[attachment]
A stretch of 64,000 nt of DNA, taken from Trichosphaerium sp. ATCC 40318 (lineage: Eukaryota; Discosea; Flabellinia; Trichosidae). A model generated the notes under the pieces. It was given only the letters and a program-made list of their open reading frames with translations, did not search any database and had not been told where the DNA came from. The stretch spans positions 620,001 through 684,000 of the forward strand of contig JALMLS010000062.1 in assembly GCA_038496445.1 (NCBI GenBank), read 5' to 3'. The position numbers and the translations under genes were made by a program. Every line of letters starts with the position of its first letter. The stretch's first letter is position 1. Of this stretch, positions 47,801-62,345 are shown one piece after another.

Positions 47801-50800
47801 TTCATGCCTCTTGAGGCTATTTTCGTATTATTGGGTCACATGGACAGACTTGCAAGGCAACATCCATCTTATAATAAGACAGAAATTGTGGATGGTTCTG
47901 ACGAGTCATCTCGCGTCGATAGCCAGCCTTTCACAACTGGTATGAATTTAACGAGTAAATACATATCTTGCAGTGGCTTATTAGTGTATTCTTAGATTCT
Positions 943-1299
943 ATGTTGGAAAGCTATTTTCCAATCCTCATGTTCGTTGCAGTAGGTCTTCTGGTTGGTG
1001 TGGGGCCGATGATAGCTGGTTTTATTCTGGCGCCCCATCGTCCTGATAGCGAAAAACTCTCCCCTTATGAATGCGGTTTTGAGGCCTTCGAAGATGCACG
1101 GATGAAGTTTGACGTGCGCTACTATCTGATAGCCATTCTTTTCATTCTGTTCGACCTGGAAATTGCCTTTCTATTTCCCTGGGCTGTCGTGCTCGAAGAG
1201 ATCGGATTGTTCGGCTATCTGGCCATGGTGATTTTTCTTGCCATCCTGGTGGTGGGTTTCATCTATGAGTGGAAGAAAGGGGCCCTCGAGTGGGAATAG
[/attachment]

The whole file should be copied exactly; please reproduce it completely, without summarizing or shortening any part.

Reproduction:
A stretch of 64,000 nt of DNA, taken from Trichosphaerium sp. ATCC 40318 (lineage: Eukaryota; Discosea; Flabellinia; Trichosidae). A model generated the notes under the pieces. It was given only the letters and a program-made list of their open reading frames with translations, did not search any database and had not been told where the DNA came from. The stretch spans positions 620,001 through 684,000 of the forward strand of contig JALMLS010000062.1 in assembly GCA_038496445.1 (NCBI GenBank), read 5' to 3'. The position numbers and the translations under genes were made by a program. Every line of letters starts with the position of its first letter. The stretch's first letter is position 1. Of this stretch, positions 47,801-62,345 are shown one piece after another.

Positions 47801-50800
47801 TTCATGCCTCTTGAGGCTATTTTCGTATTATTGGGTCACATGGACAGACTTGCAAGGCAACATCCATCTTATAATAAGACAGAAATTGTGGATGGTTCTG
47901 ACGAGTCATCTCGCGTCGATAGCCAGCCTTTCACAACTGGTATGAATTTAACGAGTAAATACATATCTTGCAGTGGCTTATTAGTGTATTCTTAGATTCT
Positions 943-1299
943 ATGTTGGAAAGCTATTTTCCAATCCTCATGTTCGTTGCAGTAGGTCTTCTGGTTGGTG
1001 TGGGGCCGATGATAGCTGGTTTTATTCTGGCGCCCCATCGTCCTGATAGCGAAAAACTCTCCCCTTATGAATGCGGTTTTGAGGCCTTCGAAGATGCACG
1101 GATGAAGTTTGACGTGCGCTACTATCTGATAGCCATTCTTTTCATTCTGTTCGACCTGGAAATTGCCTTTCTATTTCCCTGGGCTGTCGTGCTCGAAGAG
1201 ATCGGATTGTTCGGCTATCTGGCCATGGTGATTTTTCTTGCCATCCTGGTGGTGGGTTTCATCTATGAGTGGAAGAAAGGGGCCCTCGAGTGGGAATAG